Holy insecure projection, Batman. Nothing says confidence like this hideous thing. Monster truck tires, seven coats of paint, and flags. "I'VE GOT FLAGS, MOFOS!" Bennet better get his own all-terrain-campaign-vehicle or he'll risk losing his supe seat. As for the other two dingbats in our contest, they didn't even bother. Strickland and Stoker obviously realize who the big dick in East Ventura is. Advantage, and win, to Bob Roper.

Come to think of it, there was one jerky conservative candidate that failed to assert his manhood via Big Ugly Yard Signs. Yep, this guy:

No wonder Romney looks so pissed. Bahahahaha. Ventura County went Obama in 2008, at (if I recall correctly) the same percentage split as the national vote. My guess is Romney won't win it this year either.

September 23, 2012

Baseball Stadiums I Have Known, 2004-2012

The 2012 baseball season is almost over—the playoffs will start in a few weeks—so I thought I'd mark that with the stadiums that Em and I have been to since we decided to visit them all. So far, it's only been 9 of 30…but progress is progress, as any Padre fan knows. Anyway:

#1. Photo on the left is from the Dodger-Cardinal playoff game in Oct. 2004. Right side is a game against Miami in June 2012. About the three billionth time I'd been to Chavez Ravine.

#2. Angels played a late-season meaningless game against Detroit. About the five billionth time I'd been to the Big A.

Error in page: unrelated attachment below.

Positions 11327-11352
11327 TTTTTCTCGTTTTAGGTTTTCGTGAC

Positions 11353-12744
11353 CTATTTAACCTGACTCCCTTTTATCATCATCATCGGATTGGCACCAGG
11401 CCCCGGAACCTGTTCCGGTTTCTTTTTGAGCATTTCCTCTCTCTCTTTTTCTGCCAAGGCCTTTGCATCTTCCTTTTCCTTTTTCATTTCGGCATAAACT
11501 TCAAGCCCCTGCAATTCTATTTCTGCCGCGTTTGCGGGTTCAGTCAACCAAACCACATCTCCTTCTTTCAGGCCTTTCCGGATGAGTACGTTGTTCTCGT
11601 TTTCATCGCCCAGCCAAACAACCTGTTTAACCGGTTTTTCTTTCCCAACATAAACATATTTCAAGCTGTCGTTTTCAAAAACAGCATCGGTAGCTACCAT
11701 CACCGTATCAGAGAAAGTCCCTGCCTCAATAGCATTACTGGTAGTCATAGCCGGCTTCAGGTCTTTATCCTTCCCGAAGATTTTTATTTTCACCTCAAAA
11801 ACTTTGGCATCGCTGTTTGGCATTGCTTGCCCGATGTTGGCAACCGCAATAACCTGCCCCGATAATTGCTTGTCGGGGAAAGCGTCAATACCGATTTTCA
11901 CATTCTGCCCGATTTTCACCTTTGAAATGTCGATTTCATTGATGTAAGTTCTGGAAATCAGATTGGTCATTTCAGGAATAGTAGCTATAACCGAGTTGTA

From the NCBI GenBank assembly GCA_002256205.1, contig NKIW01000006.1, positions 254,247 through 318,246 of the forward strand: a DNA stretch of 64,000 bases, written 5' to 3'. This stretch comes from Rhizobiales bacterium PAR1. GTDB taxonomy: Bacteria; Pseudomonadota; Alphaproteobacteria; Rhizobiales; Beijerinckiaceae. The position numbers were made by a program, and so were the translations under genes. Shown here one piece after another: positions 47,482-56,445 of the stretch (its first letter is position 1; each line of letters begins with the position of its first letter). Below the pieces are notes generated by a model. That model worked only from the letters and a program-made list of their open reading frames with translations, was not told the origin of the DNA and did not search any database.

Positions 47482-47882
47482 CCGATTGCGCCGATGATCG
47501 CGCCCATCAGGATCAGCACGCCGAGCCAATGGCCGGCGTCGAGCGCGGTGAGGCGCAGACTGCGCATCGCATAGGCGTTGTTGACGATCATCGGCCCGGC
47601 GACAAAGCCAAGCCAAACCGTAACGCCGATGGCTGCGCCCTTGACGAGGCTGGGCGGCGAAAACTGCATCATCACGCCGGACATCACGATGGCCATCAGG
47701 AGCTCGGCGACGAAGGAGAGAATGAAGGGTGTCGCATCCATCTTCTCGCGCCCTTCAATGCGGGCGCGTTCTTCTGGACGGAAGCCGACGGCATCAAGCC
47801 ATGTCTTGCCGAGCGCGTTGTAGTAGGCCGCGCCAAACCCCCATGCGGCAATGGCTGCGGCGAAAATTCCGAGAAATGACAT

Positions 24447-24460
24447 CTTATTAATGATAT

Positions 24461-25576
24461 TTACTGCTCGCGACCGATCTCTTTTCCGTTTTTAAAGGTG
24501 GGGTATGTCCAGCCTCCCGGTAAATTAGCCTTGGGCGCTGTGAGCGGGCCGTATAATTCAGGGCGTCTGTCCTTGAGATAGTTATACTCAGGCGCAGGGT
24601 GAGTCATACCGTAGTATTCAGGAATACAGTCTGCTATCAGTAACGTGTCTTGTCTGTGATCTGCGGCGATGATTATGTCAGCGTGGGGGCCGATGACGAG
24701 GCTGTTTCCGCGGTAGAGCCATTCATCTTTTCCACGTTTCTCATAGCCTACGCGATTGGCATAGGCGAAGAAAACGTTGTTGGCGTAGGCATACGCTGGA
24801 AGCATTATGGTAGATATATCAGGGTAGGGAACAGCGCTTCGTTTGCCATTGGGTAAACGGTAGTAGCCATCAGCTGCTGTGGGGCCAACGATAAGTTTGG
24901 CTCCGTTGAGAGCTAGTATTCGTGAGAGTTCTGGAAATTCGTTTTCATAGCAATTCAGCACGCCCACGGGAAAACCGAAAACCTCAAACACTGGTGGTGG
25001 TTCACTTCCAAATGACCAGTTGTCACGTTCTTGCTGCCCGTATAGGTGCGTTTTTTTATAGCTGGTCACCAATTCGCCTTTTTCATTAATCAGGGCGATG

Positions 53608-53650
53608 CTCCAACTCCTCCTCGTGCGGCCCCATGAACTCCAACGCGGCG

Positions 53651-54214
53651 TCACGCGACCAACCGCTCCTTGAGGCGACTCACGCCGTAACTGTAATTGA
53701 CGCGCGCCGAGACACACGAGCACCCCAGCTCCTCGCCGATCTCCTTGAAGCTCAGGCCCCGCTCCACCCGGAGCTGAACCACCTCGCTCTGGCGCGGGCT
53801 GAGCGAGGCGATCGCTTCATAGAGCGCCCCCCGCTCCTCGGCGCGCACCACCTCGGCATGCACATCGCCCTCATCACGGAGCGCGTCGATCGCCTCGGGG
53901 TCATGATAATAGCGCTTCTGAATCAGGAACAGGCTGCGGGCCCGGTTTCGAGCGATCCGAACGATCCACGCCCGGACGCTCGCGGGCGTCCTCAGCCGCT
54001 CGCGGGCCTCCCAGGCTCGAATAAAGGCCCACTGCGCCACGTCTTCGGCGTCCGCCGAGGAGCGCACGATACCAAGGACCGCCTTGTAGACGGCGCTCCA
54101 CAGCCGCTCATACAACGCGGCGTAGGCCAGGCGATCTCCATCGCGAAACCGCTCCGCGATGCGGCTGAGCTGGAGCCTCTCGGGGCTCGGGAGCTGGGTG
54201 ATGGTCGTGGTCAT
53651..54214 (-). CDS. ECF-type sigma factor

#3. Petco Park is a great ball yard. We went to all 3 games in this series vs. Atlanta & stayed in the Gaslamp. We'd done it the previous year as well. Super fun.

#4. Giants vs. Arizona. Fantastic place to see a game. Another highlight of this day was going to see the Frida Kahlo exhibit at MOMA.

#5. A's played Texas. We were all wearing hats from other teams: Braves (Nick), BoSox (Lis), Padres (Em and I).

#6. We caught two games in a series against the White Sox. Em wore her old-school trident M's hat. Also saw the Avett Bros. & Inception.

#7. Saw the DBacks win the west against SF with Em, Stacie and Jules. The next day we saw Oregon stomp Arizona in football down in Tucson.

#8. The Nats are actually good this year. Steven Strasburg destroyed Miami. I was in town for the AEA web design conference.

#9. Orioles lost to KC in a game nearly rained out. Em and I also had a debilitating adventure on the Maryland public transit system.

We've also been to Fenway, in 2005, but it was October and the Red Sox didn't make the playoffs that year. So naturally, we gotta go back...

July 17, 2012

I've Always Wanted to Say This

I've always wanted to say this, and now I finally can: "Buy my book!"

"The Weapon of Young Gods" on Amazon

Yes, just another cheap, self-aggrandizing pile of vomit in the sea of vanity pressed-pulp, but this is MY pile of vomit, children, and that makes it so much better, right?

But yeah, after five years, vanity has finally trumped sloth, and I get to pretend to be a writer. Like all deluded, self-important people, I'm not letting silly things like reality get in my way.

Well, sort of. I mean, the vanity-press novel description says: